Sydney: An Australian mosque reportedly visited by a 15-year-old boy before he shot dead a civilian police employee in an "act of terrorism" has been raided, police said today, as authorities boosted efforts to tackle youth radicalisation.
New South Wales state police said the mosque in Parramatta in western Sydney -- close to the scene of the double shooting on Friday afternoon -- was raided with the consent of religious leaders.
"NSW Police yesterday executed a warrant at a mosque in Parramatta," police said in a statement.
"The warrant was undertaken by arrangement with leadership at the mosque who provided full assistance to police at all times."
The 15-year-old gunman, who killed finance worker Curtis Cheng at close range outside the police force's headquarters before he was shot dead by officers, visited the mosque before the shooting, according to the Australian Broadcasting Corporation (ABC).
Prime Minister Malcolm Turnbull said the attack "appears to have been an act of terrorism".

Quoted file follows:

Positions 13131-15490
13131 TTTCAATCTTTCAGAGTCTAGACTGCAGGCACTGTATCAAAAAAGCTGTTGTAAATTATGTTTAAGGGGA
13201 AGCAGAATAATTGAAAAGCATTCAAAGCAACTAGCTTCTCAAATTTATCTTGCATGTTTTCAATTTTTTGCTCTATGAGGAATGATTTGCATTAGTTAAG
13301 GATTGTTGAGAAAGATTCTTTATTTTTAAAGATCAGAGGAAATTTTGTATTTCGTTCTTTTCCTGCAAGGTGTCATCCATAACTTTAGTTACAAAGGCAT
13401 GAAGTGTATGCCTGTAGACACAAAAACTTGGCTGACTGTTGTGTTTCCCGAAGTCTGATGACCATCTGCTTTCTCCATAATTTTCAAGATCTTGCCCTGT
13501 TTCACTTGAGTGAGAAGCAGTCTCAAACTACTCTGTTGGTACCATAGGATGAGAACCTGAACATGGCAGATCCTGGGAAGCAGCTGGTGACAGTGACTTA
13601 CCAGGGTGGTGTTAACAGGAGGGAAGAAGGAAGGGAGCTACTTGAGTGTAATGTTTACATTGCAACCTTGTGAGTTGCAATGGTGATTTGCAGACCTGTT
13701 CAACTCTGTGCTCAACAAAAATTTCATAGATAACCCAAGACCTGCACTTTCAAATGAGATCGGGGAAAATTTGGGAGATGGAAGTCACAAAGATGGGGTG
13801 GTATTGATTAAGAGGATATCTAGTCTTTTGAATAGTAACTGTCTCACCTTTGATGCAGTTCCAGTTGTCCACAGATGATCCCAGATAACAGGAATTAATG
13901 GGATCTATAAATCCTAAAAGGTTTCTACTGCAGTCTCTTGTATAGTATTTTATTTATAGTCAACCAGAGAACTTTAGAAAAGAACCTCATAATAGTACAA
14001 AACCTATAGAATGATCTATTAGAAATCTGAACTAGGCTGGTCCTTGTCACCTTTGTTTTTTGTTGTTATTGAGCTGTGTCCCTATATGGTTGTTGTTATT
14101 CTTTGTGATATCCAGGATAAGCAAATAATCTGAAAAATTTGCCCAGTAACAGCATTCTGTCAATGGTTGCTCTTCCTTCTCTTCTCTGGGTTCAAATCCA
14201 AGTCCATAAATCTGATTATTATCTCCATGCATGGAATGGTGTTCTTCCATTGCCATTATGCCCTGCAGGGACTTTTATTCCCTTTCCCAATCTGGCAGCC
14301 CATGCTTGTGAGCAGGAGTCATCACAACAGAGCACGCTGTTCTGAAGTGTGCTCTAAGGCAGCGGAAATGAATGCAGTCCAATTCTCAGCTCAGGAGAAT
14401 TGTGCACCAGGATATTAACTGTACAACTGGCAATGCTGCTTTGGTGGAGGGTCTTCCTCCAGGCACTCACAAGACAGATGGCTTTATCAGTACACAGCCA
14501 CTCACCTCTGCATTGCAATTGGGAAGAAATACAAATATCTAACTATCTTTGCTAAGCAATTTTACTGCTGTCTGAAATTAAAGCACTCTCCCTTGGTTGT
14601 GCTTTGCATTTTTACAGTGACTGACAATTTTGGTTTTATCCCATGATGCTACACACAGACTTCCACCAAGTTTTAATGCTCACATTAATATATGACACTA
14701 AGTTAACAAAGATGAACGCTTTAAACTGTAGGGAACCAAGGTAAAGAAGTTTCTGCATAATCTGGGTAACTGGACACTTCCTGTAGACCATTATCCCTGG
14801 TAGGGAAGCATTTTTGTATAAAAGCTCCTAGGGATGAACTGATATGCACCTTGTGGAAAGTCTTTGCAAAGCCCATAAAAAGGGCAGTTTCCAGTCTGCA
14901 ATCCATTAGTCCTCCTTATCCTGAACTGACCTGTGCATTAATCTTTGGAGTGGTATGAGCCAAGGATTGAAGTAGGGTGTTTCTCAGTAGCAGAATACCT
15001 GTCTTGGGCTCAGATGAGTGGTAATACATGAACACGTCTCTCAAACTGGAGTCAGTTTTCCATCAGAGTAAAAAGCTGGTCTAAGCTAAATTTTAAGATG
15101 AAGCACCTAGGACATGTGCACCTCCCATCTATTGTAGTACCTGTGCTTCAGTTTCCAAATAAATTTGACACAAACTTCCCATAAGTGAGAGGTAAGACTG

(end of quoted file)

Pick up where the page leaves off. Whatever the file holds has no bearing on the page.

Police would not provide further details about the raid, while senior sources told the ABC that the teen's sister went missing Thursday and boarded a Singapore Airlines flight to Istanbul, adding that she could be bound for Iraq or Syria.
Foreign Minister Julie Bishop would not comment on the report of the girl's travels, but said Australian federal and state governments were in talks with Muslim communities after the boy was identified as being of Iraqi-Kurdish background and born in Iran.
"Yesterday, Prime Minister Turnbull and (NSW) Premier Mike Baird had a long conversation with not only... Relevant agencies but also leaders in the Muslim community," Bishop told the ABC.
"We're certainly reaching out to the leaders of the Muslim community but working with the families at a grassroots local level.
"It's the families that will be our frontline of defence against radicalised young people."
Investigators have yet to establish why the teen -- who has no criminal history -- targeted Cheng, a 58-year-old father of two.
NSW Police Commissioner Andrew Scipione described Cheng, who had worked for the force for 17 years, as "admired and respected by his colleagues".
"He was a gentle man in every sense."